What SDIRA Investors Need to Know About 2021 and 2022 RMDs

If you are age 72 or older, you are required to take a minimum distribution from your Traditional, SEP, and SIMPLE IRAs each year. Those who were age 70½ by December 31, 2019, were required to begin RMDs at that age.

It’s important to make your distribution requests to your IRA Service Provider in time to process the request by December 31, 2021.

  • If you turned 72 in 2021 and have not already started taking RMDs, you have until April 1, 2022, to take your first RMD.
  • If you reached 72 prior to 2021 or started taking RMDs at age 70½, you must take an RMD by December 31, 2021.


As you look ahead to next year’s RMD and beyond, here are a few updates and strategies you may want to consider.

Changes to RMD Calculations

When you’re projecting your taxable income for 2022, remember that your RMD may be smaller in 2022 and beyond. The IRS has adjusted the life expectancy tables that are used to calculate RMDs and beneficiary distributions to account for longer life expectancies. This adjustment should result in smaller RMDs because your account balance will be spread over a greater number of years when calculating your distribution amounts.

For example, under the existing Uniform Lifetime Table, the life expectancy factor* for a 74-year-old is 23.8. Under the updated table, the factor for a 74-year-old is 25.5. With an IRA balance of $400,000, using the new table will reduce the RMD from $16,194 to $15,686. The new Uniform Lifetime Table is expected to be revised in Publication 590-B for 2022 returns. 

If your first RMD is due for 2021 and you delay taking it until sometime before April 1 in 2022, you can’t use the new tables to reduce your 2021 RMD. Your 2021 RMD must be calculated using the old tables. The new tables will be used to calculate the RMD due for 2022.

Consider Conversions to a Roth IRA

Some IRA owners convert a portion of their Traditional IRA or workplace retirement plan savings to a Roth IRA to reduce their RMDs because Roth IRAs are not subject to RMDs (during the IRA owner’s lifetime). Although the amount of deductible or tax-deferred assets converted to a Roth IRA must be included in your taxable income for the year of conversion, you can withdraw those assets from the Roth IRA tax-free when you want and you won’t ever have to pay tax on investment growth in the Roth IRA.** Before converting, it’s important to work with a financial advisor or account to model the impact of the conversion(s) on your income tax bill, including the potential of being bumped into a higher tax bracket.

Those who are considering conversions to reduce or end their RMDs should also be aware that Congress is currently debating whether to eliminate or change Roth conversions. As of mid-November 2021, proposed legislation would stop all conversions of nondeductible IRA contributions and after-tax retirement plan assets to a Roth IRA, beginning January 1, 2022. This change was proposed to shut down the “back door” and “mega back door” tax-free conversion strategies used by some taxpayers who earn too much to be eligible to contribute directly to a Roth IRA. The proposed bill would also stop “high earners” from converting deductible Traditional IRA or tax-deferred retirement plan assets to a Roth IRA beginning January 1, 2032. (A high earner is defined as a single taxpayer with more than $400,000 income per year and married taxpayers earning more than $450,000.)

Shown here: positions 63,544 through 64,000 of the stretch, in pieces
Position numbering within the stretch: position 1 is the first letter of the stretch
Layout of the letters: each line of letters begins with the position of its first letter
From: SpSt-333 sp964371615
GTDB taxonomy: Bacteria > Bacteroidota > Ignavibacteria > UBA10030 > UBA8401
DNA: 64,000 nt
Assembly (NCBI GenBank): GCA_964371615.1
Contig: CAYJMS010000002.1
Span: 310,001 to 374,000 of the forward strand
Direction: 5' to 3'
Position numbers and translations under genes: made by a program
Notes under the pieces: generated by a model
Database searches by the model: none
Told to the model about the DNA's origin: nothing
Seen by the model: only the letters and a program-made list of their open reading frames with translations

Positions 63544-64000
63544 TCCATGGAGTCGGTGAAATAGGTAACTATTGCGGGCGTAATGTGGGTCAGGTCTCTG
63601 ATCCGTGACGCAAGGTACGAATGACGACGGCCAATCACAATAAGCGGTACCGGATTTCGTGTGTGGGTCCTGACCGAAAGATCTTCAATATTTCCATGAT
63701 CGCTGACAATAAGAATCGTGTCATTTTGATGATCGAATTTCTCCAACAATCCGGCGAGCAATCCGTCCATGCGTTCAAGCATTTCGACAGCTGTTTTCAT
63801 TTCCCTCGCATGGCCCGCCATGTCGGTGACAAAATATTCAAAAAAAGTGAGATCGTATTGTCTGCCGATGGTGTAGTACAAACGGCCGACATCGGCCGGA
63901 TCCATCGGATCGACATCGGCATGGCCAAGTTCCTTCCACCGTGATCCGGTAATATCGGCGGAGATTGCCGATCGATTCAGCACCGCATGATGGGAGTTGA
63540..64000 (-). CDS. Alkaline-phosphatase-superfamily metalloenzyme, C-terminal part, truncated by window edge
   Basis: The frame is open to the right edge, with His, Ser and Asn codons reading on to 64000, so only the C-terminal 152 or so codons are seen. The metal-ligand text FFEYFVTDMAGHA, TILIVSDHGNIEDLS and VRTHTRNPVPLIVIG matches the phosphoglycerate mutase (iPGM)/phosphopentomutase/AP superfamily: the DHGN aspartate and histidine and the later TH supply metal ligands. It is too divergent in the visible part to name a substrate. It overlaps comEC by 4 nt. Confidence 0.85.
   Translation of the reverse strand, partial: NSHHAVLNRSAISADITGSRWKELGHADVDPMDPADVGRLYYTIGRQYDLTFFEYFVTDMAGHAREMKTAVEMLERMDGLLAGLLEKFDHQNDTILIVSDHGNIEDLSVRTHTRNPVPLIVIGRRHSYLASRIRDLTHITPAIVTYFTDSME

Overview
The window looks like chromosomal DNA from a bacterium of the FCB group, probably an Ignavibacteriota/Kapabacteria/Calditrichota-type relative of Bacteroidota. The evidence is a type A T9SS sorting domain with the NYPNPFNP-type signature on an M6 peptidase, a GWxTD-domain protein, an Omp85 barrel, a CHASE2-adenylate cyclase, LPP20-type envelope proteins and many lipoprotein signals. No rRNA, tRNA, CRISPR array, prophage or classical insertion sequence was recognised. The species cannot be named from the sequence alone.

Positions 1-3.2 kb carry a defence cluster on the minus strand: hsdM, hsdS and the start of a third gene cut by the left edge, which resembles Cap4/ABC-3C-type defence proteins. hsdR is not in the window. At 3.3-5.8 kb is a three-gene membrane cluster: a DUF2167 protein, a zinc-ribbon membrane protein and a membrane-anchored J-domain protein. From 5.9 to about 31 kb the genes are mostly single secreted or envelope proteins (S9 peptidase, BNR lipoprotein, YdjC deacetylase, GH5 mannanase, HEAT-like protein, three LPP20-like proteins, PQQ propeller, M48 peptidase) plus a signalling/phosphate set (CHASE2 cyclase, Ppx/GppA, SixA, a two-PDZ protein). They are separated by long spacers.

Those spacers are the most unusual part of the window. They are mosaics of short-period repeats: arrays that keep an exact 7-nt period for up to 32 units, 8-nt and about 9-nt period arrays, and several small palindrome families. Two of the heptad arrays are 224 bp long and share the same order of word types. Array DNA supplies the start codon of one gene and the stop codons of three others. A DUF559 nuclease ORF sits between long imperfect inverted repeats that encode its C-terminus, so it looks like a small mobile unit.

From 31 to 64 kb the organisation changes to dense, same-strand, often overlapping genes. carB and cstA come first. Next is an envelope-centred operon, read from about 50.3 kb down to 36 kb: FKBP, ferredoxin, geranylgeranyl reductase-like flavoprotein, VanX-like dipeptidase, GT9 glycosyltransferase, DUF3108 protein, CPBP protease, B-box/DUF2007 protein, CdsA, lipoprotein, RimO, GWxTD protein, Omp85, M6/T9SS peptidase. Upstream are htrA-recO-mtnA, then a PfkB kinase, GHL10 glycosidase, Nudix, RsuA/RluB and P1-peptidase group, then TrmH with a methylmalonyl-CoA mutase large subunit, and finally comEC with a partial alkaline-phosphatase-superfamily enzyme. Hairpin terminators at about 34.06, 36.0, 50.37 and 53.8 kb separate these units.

These provisions may be stripped out of the bill before it becomes law. But just in case they are passed, some IRA owners are talking to their financial professionals about converting after-tax retirement assets to a Roth IRA yet in 2021 and creating a strategy to convert pre-tax amounts to a Roth IRA over the next 10 years.

Allocate Investments to Align with RMDs

Another way some IRA owners reduce the effect of forced distributions on their investment portfolio is to allocate investments among their Traditional IRAs, or their Traditional and Roth IRAs, with an annual distribution in mind. For example, some investors might keep only low-volatility or liquid investments in their Traditional IRAs so that distributing an RMD each year does not force liquidation when an investment’s value has dropped significantly, or when an investment is projected for long-term growth. Some investors keep enough cash in their IRAs to cover the RMD amount each year, and some may use the RMD to divest investments they feel are at their peak value or where they want to reduce their holdings.

Ready to Schedule Your RMD?

RMD resources for STRATA Trust IRA account holders: 


For more information on considerations and strategies for taking your RMD for 2021, see our blog, Do You Have an RMD Strategy? Discuss these and other tax and investment options with your financial advisor to make sure you are maximizing your tax-qualified retirement savings and investment opportunities while meeting your RMD requirements.


*The Uniform Lifetime Table sets the life expectancy factors based on the joint and last survivor life expectancies of the account owner at each age and a hypothetical beneficiary exactly 10 years younger.

** A Roth IRA distribution of earnings will be tax-free if the IRA owner has had a Roth IRA for at least 5 years and the is age 59½ or older, disabled, deceased, or making a qualified first-time home purchase.

Tags: all things retirement, IRA Annual Limit, IRA Contribution limit, IRA deadline, IRA tax laws, IRS Publication 590-B, required minimum distribution, RMD, tax strategy